XBox One

Published on September 19th, 2022 | by Scott De Lacy

Isonzo Xbox One Review

Isonzo is a multiplayer WW1 first-person capture the flag style shooter, that follows many other titles along the well treated path of the same genre.

Having just recently being released, we were able to take a first look with a pre-release version, which meant that there may have been some aspects that were not quite finished or as polished as the developers at BlackMill games would have liked. But surprisingly, there didn’t seem to be much of an issue there.

Fall in soldier, it’s time for a SITREP.


Lush landscapes, cloud dynamics, well made textures and static warfare related mesh objects. The scenery is adequate for the task, where you wont be spending too much time looking at the rocks or the wood texture at the ammo dump, you will appreciate that the BlackMill team have spent a fair amount of time making sure that everything is as it should be.

The NPC’s, the soldiers are all very generic and cookie cutter. You wont find any deviation from the standard template, at least not from what we saw. Everyone is the same 6 foot (no we didnt actually measure this!) perfect specimen with 2 day stubble and a rifle.

Clearly a lot of attention was given to the weaponry, specifically the proving actions and movements and the delightful fling of the spent round, all of which is pretty slick. When something is done right, you don’t notice. So it may strike you odd, that perhaps sometimes you expect to see a blemish in a uniform, a dynamically placed rip or patchwork, or something to give added immersion, but no. Which is perfectly fine, its about the action right?

Graphics are good. Check.

Being an Xbox One port of what is – and make no mistake, a PC game, well things go a bit awry immediately. Firstly the main screen is filled with text you wont be able to read unless you are 30cm from your screen, and most will struggle with the menus. But there didn’t seem to be an option to increase the font size either.

Performance on the Xbox One S was alright, except for some moments of stuttering but, no you will be fine.

Performance acceptable, Check.


Delightful music adorns the intro and play, which can be disabled.

Explosions, gunshots, ricochet and that little tut or ‘thrip’ sound when you get shot, perfect. There is nothing seemingly missing from the sound that draws attention or merits discussion. There is radio chatter, grunts and steps and running, and well everything seems to be there.

Sound, check.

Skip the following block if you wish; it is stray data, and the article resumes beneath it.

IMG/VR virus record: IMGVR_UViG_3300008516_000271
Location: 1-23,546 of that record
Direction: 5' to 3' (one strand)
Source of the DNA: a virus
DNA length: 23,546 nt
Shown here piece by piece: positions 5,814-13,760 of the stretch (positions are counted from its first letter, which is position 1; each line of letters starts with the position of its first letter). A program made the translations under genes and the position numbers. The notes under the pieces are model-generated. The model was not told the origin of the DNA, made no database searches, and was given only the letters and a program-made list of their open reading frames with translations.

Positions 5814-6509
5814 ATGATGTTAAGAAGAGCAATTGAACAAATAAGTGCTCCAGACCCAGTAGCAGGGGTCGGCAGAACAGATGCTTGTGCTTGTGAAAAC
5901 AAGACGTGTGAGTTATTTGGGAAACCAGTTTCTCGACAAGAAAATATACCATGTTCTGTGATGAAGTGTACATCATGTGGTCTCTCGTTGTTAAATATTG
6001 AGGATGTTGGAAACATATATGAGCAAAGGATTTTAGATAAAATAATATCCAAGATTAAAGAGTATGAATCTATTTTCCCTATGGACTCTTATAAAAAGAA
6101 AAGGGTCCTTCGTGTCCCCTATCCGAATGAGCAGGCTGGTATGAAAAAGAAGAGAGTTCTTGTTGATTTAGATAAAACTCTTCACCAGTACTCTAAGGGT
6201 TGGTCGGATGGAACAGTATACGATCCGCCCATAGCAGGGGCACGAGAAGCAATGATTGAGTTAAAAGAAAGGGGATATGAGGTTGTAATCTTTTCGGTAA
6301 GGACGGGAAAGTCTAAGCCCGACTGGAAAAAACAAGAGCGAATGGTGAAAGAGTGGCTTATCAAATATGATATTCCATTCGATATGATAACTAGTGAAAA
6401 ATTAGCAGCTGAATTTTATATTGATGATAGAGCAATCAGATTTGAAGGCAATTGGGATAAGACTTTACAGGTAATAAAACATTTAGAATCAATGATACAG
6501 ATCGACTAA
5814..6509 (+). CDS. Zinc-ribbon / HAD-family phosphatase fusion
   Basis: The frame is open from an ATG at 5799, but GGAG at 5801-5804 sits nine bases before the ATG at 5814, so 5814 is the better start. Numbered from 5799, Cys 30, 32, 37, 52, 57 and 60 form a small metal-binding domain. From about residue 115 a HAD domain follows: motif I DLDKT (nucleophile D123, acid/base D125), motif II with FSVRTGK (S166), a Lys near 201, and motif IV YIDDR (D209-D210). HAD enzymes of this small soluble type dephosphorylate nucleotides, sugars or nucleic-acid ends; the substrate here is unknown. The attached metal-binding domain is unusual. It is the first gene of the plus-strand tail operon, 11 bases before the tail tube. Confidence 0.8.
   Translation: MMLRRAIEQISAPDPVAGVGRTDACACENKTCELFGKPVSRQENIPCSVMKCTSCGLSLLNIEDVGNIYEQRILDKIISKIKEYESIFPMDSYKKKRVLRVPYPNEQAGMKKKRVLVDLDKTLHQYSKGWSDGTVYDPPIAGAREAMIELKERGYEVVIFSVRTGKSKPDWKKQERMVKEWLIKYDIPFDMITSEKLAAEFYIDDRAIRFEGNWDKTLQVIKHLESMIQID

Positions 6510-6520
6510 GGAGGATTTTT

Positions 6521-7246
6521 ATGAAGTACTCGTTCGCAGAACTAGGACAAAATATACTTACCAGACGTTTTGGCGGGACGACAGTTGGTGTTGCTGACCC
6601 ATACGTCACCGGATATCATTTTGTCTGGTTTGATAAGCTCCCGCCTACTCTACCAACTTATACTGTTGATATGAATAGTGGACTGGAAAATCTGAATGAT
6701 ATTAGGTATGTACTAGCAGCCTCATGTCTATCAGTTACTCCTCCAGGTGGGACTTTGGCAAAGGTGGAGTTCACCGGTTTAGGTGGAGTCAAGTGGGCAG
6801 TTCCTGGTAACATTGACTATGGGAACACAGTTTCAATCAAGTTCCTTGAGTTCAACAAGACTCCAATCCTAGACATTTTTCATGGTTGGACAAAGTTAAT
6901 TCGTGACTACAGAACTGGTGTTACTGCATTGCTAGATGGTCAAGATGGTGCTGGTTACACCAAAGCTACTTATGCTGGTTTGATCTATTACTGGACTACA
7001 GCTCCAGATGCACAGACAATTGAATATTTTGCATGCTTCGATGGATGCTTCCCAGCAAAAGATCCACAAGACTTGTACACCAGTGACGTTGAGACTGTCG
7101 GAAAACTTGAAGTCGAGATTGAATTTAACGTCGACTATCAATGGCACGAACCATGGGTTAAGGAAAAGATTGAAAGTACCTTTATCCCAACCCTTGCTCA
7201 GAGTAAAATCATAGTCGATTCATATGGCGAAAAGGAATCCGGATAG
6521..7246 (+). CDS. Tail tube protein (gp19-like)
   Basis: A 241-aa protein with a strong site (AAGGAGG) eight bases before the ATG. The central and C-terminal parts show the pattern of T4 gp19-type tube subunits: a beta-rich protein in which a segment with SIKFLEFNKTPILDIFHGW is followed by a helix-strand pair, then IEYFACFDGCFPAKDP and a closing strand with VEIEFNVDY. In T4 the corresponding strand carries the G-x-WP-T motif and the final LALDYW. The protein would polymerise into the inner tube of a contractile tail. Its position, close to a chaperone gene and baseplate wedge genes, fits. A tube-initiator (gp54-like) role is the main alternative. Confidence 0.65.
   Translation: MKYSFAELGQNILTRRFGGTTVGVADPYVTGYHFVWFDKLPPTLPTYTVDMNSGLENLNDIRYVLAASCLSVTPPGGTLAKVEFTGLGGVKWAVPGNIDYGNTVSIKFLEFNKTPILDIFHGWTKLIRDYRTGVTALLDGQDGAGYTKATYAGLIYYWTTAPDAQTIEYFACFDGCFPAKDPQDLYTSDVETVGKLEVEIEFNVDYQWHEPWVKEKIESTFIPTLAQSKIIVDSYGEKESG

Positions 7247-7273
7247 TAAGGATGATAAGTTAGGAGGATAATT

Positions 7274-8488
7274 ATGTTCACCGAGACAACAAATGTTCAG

Game play and Opinions

The video looks awesome, and you think, ooh yeah I would totally love to play that. So you get the game on your Xbox One, full-well believing that if it is available for the Xbox One, it should be pretty playable on it.

Well private, it is time to burst your bubble.

This is a PC game through and through, and it has potential to be a great PC game; however this is another case of port-a-game economics.

The game play is simple and all too familiar. Capture the flag and control the map to win. Spawn points exist on each side which represent capture areas, and there are different soldier archetypes to choose from.

Spawn, go to where the bad guys are, shoot them, don’t get shot, keep to the objectives and defend your own areas.

There are static interactive heavy weapons and some archetypes such as engineers can lay explosives, which will also more than often kill your character.

So given that this game is exactly like a few others we are all thinking of, what makes this game different? Well, this one is new and not associated with those other games!

On the Xbox One, Isonzo is clunky, the player character is difficult to control, the movement is jerky and janky, the aiming is almost too impossible, especially in close quarters. Sure, you can and will get used to it, but you want to be able to drop in and play, because nobody has time to spent 12 hours a day getting good at these controls.

Coupled with the field of view/depth being unfriendly to the couch player, again being more suited to a PC, the level of frustration the player is exposed to will be immense.

Final word

Isonzo looks to be a solid entry in the already busy offerings of this genre. The real question is, why did they bother? As mean as that sounds, there is nothing new to this game aside from the developers personal take on the animation and map layout. As a PC game, the success of Isonzo is going to rely upon the uptake of users, who must be prized from already established and polished titles.

What does bode well however, is the lack of in-game monetisation which is a frustrating presence elsewhere. So far as the controls may be clunky on an Xbox One, all other players opposite you on the Xbox will also have the same handicap, but not the PC players!

After 20-30 minutes of play, bored and frustrated was the result.

You will however, find many raving PC reviews for this game, so be discerning here.

Isonzo Xbox One Review Scott De Lacy

Summary: Isonzo on the Xbox is like a reminder that you should never put tomato in a fruit salad. Play it on a PC if you play it at all.


About the Author'

Scott has a professional IT background spanning over 18 years, is an hobbyist electronics designer, talented musician, holds qualifications as a trainer and experience in emergency and community services sectors. He reviews Movies, PC and XBOX One games, and hardware.

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